There’s been a lot of noise about Ethereum on the cybersphere right now, around something dubbed: “The Merge". Ominous isn’t it? Almost like something out of the Matrix?
Actually, this is a much anticipated step forward, completing the switch to what we call “proof-of-stake”.
The key reason why proof-of-stake is so important, is that the transition should reduce Ethereum’s energy consumption by 99.95%, according to the Ethereum Foundation. Indeed, energy consumption is a major problem for cryptocurrencies. It is said that Bitcoin alone “currently consumes an estimated 150 terawatt-hours of electricity annually — more than the entire country of Argentina, population 45 million” (Columbia Climate School, 2022).
But, if “The Merge” isn’t some nefarious world-ending plot, you might be asking yourself, “How do they accomplish this drastic reduction in energy consumption?” Well, Well, they have accomplished this feat by transitioning Ethereum from its current Proof-of-Work model to the proof-of-stake model.. But what does that mean?
The Proof-of-Work model is when machines solve a difficult mathematical puzzle to create a unique sequence of numbers, leading to the creation of a new “block” of cryptocurrency.. This process is called “mining”, and the people who do it are “miners”. As far as we know, there’s no better method for solving this puzzle than just trying random numbers, one after the other, and calculating the sequence again each time. It’s a long and costful process in terms of computing resources! These miners consume electricity through their mining machines in exchange for a financial reward.
The Proof-of-Stake model is very different. Rather than pitting miners in competition with each other to create the next block, the next miner is decided in advance, through a sort of buy-in lottery. The lottery winner checks over the transactions and then attests to its validity, before adding the block to the chain.
However, the lottery isn’t completely random. Users need to make a down-payment in order to participate, which is called “staking”. A user may be more likely to be chosen if they stake more cryptocurrency, and have been holding the currency for longer. This makes a certain kind of sense, as it rewards users who are heavily invested in the system, and thus are expected to play by the rules. If a user is found to falsify transactions, they can even be penalized by taking away part of all of their stake.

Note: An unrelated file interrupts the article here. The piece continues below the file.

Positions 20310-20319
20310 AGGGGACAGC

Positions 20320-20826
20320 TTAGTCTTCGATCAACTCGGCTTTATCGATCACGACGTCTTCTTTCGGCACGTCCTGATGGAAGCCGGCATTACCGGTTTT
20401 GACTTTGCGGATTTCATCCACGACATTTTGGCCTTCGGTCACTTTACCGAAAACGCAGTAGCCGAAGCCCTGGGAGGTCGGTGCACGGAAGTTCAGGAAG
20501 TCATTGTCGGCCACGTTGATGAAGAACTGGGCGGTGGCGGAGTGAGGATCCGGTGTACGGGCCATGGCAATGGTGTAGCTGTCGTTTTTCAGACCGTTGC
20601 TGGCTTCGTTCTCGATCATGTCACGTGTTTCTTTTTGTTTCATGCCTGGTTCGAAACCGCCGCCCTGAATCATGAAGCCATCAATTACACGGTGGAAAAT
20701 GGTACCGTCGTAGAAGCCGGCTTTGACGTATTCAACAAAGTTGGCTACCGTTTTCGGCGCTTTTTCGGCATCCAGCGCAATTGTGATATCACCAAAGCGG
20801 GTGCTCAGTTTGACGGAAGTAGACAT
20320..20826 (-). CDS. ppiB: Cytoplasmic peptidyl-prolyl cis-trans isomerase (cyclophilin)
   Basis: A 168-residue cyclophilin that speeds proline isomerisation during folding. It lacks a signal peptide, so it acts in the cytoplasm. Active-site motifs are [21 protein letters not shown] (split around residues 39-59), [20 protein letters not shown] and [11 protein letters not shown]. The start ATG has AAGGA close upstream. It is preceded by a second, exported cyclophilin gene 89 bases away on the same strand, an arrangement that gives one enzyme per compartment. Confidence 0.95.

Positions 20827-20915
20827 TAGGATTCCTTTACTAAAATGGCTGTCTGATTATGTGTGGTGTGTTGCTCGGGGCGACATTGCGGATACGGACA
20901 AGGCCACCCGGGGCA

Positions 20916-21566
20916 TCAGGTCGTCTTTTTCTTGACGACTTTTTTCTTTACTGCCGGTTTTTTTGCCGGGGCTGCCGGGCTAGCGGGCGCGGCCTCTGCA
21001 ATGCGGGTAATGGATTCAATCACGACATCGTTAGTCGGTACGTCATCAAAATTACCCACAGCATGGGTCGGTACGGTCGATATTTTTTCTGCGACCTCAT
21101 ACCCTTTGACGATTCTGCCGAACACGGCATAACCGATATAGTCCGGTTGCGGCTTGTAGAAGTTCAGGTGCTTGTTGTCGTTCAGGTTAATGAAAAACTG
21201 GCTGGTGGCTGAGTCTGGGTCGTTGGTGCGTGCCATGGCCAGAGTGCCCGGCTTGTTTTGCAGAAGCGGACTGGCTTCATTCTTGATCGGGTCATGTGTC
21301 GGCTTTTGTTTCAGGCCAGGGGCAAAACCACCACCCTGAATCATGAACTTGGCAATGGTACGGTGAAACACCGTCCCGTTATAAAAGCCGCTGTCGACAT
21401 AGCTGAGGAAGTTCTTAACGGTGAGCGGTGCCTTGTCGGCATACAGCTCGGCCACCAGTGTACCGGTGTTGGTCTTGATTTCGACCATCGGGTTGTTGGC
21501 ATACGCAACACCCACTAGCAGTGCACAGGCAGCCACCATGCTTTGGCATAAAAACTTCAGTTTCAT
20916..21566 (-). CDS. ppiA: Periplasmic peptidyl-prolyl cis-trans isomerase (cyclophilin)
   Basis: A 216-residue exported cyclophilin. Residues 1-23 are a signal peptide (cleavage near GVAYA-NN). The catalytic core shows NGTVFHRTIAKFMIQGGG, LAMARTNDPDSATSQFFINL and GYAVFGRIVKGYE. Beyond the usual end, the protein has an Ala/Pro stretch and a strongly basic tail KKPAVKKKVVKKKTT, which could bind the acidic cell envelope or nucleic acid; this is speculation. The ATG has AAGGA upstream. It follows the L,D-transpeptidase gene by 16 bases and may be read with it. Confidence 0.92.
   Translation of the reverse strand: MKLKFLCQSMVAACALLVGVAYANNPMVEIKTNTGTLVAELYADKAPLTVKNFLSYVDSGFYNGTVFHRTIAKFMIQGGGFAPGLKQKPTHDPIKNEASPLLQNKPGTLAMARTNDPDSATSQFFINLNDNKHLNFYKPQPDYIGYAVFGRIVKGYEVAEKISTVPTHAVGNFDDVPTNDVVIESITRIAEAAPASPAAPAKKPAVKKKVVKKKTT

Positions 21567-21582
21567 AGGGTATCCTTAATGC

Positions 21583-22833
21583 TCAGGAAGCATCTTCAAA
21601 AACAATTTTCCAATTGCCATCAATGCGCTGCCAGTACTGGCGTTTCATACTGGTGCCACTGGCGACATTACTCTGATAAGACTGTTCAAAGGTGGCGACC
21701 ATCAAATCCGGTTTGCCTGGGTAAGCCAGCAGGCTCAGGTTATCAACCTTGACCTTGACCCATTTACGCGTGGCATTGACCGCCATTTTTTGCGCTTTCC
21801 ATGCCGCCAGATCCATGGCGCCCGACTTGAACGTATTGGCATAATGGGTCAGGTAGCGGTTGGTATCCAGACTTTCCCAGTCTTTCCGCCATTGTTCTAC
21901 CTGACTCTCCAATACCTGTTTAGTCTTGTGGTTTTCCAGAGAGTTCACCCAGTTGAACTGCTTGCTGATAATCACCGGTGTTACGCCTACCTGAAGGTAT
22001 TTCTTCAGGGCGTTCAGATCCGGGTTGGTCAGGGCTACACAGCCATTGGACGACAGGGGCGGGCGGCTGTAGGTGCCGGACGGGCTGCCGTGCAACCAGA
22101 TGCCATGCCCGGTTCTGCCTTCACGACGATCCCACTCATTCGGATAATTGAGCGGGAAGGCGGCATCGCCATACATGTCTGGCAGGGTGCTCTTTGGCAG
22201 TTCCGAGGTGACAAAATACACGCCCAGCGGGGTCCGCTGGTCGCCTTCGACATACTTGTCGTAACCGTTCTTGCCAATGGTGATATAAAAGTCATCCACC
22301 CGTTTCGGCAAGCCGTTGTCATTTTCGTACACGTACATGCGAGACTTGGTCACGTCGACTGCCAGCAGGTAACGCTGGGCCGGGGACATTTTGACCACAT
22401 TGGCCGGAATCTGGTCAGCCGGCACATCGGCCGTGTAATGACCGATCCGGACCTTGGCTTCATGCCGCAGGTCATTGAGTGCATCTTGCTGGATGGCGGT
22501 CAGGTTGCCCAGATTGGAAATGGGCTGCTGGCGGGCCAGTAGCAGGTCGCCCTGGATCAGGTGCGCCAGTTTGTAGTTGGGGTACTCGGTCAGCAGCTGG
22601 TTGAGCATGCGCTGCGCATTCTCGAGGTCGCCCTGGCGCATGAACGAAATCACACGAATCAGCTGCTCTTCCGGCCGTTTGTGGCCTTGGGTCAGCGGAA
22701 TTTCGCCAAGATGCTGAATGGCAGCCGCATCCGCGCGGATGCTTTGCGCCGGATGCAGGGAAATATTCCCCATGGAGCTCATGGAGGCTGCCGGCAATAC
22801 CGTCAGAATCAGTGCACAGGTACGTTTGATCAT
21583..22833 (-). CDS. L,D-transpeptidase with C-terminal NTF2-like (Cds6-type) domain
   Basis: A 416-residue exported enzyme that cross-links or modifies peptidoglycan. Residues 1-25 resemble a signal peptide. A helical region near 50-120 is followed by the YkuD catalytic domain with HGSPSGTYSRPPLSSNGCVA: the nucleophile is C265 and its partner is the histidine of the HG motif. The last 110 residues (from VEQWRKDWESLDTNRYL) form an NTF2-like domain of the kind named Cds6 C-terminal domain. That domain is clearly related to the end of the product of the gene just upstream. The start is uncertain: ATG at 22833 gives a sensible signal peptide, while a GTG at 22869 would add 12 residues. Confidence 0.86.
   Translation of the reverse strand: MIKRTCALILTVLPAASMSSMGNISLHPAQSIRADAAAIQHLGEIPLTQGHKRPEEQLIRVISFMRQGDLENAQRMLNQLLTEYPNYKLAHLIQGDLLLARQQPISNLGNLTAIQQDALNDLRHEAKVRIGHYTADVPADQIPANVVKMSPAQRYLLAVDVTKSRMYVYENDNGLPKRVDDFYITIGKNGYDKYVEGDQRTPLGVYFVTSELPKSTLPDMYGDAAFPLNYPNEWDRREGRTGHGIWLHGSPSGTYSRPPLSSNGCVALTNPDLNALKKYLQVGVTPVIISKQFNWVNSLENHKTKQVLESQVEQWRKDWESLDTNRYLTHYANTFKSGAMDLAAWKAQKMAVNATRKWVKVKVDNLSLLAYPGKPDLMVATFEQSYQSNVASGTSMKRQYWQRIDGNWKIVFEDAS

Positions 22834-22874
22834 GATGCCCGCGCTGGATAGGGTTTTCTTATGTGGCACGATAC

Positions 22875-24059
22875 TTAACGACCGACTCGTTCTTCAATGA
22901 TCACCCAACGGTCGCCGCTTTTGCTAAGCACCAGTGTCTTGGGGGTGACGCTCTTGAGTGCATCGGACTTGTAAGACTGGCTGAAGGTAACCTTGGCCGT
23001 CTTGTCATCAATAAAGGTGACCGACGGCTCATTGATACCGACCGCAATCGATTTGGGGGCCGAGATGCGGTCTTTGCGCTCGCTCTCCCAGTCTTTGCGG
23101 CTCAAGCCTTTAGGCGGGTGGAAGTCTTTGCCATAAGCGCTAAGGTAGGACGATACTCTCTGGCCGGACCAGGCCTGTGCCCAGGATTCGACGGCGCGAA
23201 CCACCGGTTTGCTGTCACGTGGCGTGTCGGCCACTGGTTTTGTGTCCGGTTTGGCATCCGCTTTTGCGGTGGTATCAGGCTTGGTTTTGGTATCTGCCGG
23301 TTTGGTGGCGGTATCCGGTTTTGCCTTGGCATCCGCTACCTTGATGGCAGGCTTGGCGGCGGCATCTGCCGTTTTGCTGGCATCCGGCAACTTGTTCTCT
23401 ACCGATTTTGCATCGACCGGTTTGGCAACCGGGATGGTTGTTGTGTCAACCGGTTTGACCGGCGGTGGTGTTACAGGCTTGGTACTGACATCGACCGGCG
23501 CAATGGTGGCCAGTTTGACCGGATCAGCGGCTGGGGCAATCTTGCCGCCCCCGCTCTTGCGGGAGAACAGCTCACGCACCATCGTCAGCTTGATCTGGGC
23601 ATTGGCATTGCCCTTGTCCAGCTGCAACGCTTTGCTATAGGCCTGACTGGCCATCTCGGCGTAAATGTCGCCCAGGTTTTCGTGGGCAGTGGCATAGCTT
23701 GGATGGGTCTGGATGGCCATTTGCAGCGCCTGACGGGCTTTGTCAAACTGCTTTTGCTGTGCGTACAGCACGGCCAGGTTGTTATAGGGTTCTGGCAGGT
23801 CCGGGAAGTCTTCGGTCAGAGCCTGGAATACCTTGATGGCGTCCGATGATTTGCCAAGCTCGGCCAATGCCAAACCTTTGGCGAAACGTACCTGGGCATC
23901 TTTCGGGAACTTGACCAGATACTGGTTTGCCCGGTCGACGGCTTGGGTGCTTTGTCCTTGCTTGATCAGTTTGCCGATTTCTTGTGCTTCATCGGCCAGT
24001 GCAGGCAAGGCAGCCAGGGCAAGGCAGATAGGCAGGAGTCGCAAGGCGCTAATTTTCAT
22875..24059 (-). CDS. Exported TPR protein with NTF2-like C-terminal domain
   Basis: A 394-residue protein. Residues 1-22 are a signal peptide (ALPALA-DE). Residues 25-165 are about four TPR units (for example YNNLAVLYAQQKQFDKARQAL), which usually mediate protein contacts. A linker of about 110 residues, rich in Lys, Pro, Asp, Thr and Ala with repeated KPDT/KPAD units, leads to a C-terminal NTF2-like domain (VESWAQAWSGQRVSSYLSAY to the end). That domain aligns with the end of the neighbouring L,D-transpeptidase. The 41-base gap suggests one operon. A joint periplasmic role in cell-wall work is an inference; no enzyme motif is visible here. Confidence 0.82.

By avoiding having miners work in parallel, Proof-of-Stake is much more energy efficient, and therefore more ecological, than proof of work. But on the other hand, it becomes more difficult to guarantee that a “rich” user doesn’t take advantage of their situation to falsify the accounts.
First, Ethereum may now be compliant with Environmental, Social, and corporate Governance (ESG) standards. This could open the doors to regulatory-minded institutions who are interested in exploring the Ethereum ecosystem. Of course, there are a variety of other regulatory and technical barriers to cross before we expect to see widespread adoption.
Second, "The Merge'' will most likely decrease the quantity of new Ethereum issued over time, because the new system doesn’t generate as much new Ethereum to reward miners.. This leads to about 95% less new Ethereum entering the market under Proof-of-Stake as compared to Proof-of-Work.
Third, this could lower the barrier of entry to new users. Participating as a validator will no longer require whole mining farms with swaths of computers and high-powered graphic cards. . However it will require more financial assets to start. So will this change make the network more decentralized and resistant to attacks, or will the wealthiest Ethereum users exploit the system to get richer? We’ll just have to see…
Fourth, “The Merge” establishes Ethereum as an eco-friendly alternative to BitCoin.For the time being, Bitcoin will remain the battle-tested proof-of-work network while Ethereum will be fueled by the fairly new proof-of-stake energy-efficient mechanism. But given that BitCoin is currently 15 times more valuable than Ethereum, will Ethereum start to rival its dominant crypto cousin?
In summary, “The Merge” represents a fundamental turning point in cryptocurrency history. By tackling one of crypto’s biggest challenges, it could open up new opportunities for people who are interested in cryptocurrency but hesitant to invest because of the environmental consequences.
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